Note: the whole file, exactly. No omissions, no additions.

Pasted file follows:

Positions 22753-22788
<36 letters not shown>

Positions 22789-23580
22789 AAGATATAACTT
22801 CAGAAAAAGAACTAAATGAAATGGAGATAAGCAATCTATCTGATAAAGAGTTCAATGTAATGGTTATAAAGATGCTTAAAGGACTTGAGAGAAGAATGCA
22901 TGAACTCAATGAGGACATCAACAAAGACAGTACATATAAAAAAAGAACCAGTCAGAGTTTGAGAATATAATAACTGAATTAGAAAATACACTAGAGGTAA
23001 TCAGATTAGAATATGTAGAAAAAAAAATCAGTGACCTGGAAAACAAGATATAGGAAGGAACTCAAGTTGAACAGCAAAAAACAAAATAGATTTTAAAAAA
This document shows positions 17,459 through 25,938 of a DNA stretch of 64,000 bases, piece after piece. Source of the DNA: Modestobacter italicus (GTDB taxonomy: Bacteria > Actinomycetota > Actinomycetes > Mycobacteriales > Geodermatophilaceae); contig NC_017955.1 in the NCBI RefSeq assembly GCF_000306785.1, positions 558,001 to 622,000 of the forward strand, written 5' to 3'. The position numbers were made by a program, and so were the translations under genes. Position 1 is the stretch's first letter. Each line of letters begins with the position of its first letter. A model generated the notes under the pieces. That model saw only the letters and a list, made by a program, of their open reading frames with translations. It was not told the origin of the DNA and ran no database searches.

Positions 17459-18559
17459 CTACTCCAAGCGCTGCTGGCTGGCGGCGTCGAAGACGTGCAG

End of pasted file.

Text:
Positions 22753-22788
<36 letters not shown>

Positions 22789-23580
22789 AAGATATAACTT
22801 CAGAAAAAGAACTAAATGAAATGGAGATAAGCAATCTATCTGATAAAGAGTTCAATGTAATGGTTATAAAGATGCTTAAAGGACTTGAGAGAAGAATGCA
22901 TGAACTCAATGAGGACATCAACAAAGACAGTACATATAAAAAAAGAACCAGTCAGAGTTTGAGAATATAATAACTGAATTAGAAAATACACTAGAGGTAA
23001 TCAGATTAGAATATGTAGAAAAAAAAATCAGTGACCTGGAAAACAAGATATAGGAAGGAACTCAAGTTGAACAGCAAAAAACAAAATAGATTTTAAAAAA
This document shows positions 17,459 through 25,938 of a DNA stretch of 64,000 bases, piece after piece. Source of the DNA: Modestobacter italicus (GTDB taxonomy: Bacteria > Actinomycetota > Actinomycetes > Mycobacteriales > Geodermatophilaceae); contig NC_017955.1 in the NCBI RefSeq assembly GCF_000306785.1, positions 558,001 to 622,000 of the forward strand, written 5' to 3'. The position numbers were made by a program, and so were the translations under genes. Position 1 is the stretch's first letter. Each line of letters begins with the position of its first letter. A model generated the notes under the pieces. That model saw only the letters and a list, made by a program, of their open reading frames with translations. It was not told the origin of the DNA and ran no database searches.

Positions 17459-18559
17459 CTACTCCAAGCGCTGCTGGCTGGCGGCGTCGAAGACGTGCAG